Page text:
Earlier, we had an example in which we told a list of cars to moveTo the same location. Suppose we wished to ensure that the cars arrived in the order in which they appear in the list:

 # E sample
 def moveAllCarsInSequence(carRcvrs,toX,toY) {
     var carI := 0
     def moveRemainingCars() {
         if (carI < carRcvrs.size()) {
             def nextCarRcvr := carRcvrs[carI]
             carI += 1
             def nameVow := nextCarRcvr <- getName()
             when (nameVow,nextCarRcvr <- moveTo(toX,toY)) -> {
                 println(nameVow + " arrived, next car about to start moving")
             } catch e {
                 println(`car died: $e`)
             } finally {moveRemainingCars()}
 # scaffold carmaker
 def makeCarRcvr(name) {
     def carRcvr {
         to getName() :String {return name}
         to moveTo(x, y) {
             #move the car
     return carRcvr

Inside the moveAllCarsInSequence function, we declare the recursive moveRemainingCars function, then simply invoke moveRemainingCars. The function moveRemainingCars tells the next car to move; once that movement has resolved, moveRemainingCars invokes itself once again.

In this version of moveAllCarsInSequence, if a car is lost (i.e., its promise to move is broken), the recursion continues. If we wanted to abort after a problem occurred, we would simply delete the call to moveRemainingCars() from the finally clause, and place it in the when clause.


As we have seen, it is possible to spin off large numbers of eventual sends in the blink of an eye. In fact, tossing off vast numbers of such sends can sometimes consume a lot of resources for no good purpose. In the eDesk program at the end of the book, it is possible for the user to request the transfer of whole directories full of files. It would be possible for eDesk to initiate transfer of all of those files simultaneously. But the processing bottleneck is probably bandwidth, so initiating them all at once won't get the whole transfer done any faster, and meanwhile each individual file transfer consumes buffer space once initiated. Starting all the transfers at once could actually slow down the transfer if enough buffers thrash virtual memory.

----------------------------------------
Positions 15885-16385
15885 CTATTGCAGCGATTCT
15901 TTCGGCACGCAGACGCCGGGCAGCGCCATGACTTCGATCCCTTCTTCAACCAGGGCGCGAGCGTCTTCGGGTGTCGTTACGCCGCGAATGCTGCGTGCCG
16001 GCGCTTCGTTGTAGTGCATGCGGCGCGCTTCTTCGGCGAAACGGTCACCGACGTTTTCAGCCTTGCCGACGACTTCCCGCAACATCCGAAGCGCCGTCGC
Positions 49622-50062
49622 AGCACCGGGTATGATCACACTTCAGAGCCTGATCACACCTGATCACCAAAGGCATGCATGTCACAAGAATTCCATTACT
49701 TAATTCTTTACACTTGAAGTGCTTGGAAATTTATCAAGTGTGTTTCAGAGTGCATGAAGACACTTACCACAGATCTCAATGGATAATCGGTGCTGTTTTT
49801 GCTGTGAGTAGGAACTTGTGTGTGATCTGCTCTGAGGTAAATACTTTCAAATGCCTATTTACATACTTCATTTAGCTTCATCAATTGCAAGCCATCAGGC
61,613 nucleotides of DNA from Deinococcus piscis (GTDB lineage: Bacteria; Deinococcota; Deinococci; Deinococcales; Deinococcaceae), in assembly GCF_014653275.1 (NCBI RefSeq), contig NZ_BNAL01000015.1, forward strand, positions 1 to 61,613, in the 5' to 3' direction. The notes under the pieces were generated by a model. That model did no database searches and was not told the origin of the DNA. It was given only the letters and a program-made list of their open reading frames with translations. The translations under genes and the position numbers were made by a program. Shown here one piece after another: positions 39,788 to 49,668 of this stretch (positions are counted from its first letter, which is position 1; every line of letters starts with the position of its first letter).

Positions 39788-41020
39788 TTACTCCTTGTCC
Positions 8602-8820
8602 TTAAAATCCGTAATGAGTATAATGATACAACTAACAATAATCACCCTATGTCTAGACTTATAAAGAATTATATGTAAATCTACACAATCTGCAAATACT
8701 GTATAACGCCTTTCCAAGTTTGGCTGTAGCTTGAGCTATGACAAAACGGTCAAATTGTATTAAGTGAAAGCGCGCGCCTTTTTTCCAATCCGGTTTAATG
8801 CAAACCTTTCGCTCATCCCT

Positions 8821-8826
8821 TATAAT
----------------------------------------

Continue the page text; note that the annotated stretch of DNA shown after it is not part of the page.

What you want is a valve, which can be opened and closed depending on the situation. The program can still set up all the operations in a single swoop, but the valve will constrain the number of such operations that are actually active at a given moment. The sendValve below performs this function.

 #sendValve. If you have numerous eventual sends to initiate,
 # but initiating them all at once would consume vast resources
 # and/or would actually slow down processing, queue the actions 
 # through a valve.
 #An ActionTrio is the list of [obj,"verb",[arguments]]
 # that can be used in an E send()
 #The actions are guaranteed to be initiated in the sequence in
 # which they are placed in the valve, though of course there is
 # no guarantee as to which will terminate first (unless you have
 # special knowledge of such sequencing outside the valve).
 #The numSimultaneousAllowed is the number of actions that can
 #  be run concurrently through this valve.
 # E sample
 def makeSendValve (numSimultaneousAllowed) {
     var actionQueue := []
     var numRunning := 0
     def startNext() {
         if (!(actionQueue.size()==0)) {
             def [actionTrio, resolver] := actionQueue[0]
             actionQueue := actionQueue(1, actionQueue.size())
             numRunning += 1
             def completeVow := E.send(actionTrio[0],actionTrio[1],actionTrio[2])
             when (completeVow) -> {
             } catch prob {
             } finally { 
                 numRunning -= 1 
     def  valve {
         to makeActionVow(actionTrio) {
             def [completeVow, resolver] := Ref.promise()
             actionQueue := actionQueue.with([actionTrio, resolver])
             if (numRunning < numSimultaneousAllowed) {
             return completeVow
     return valve

The sendValve utility, if used with numSimultaneousAllowed==1, can also perform the send sequencing function described earlier. However, the earlier general send sequencing pattern is still useful. For example, if the moveAllCarsInSequence operation should abort upon a encountering a broken resolution, this version of sendValve would not give the correct result.


Transparent forwarder

It is possible to have a network of machines in which the machines do not all have direct access to one another. Suppose in the network with machine A, B, and C, A and C cannot form a direct connection because of network topology, but B can reach everything. If A needs a capability on C, we can put a transparent forwarder on B such that A sends its messages to the forwarder on B:

 # E sample
 def makeTransparentForwarder(representedRcvr) {
     def forwarder {
         match [verb,args] {E.send(representedRcvr,verb,args)}
     return forwarder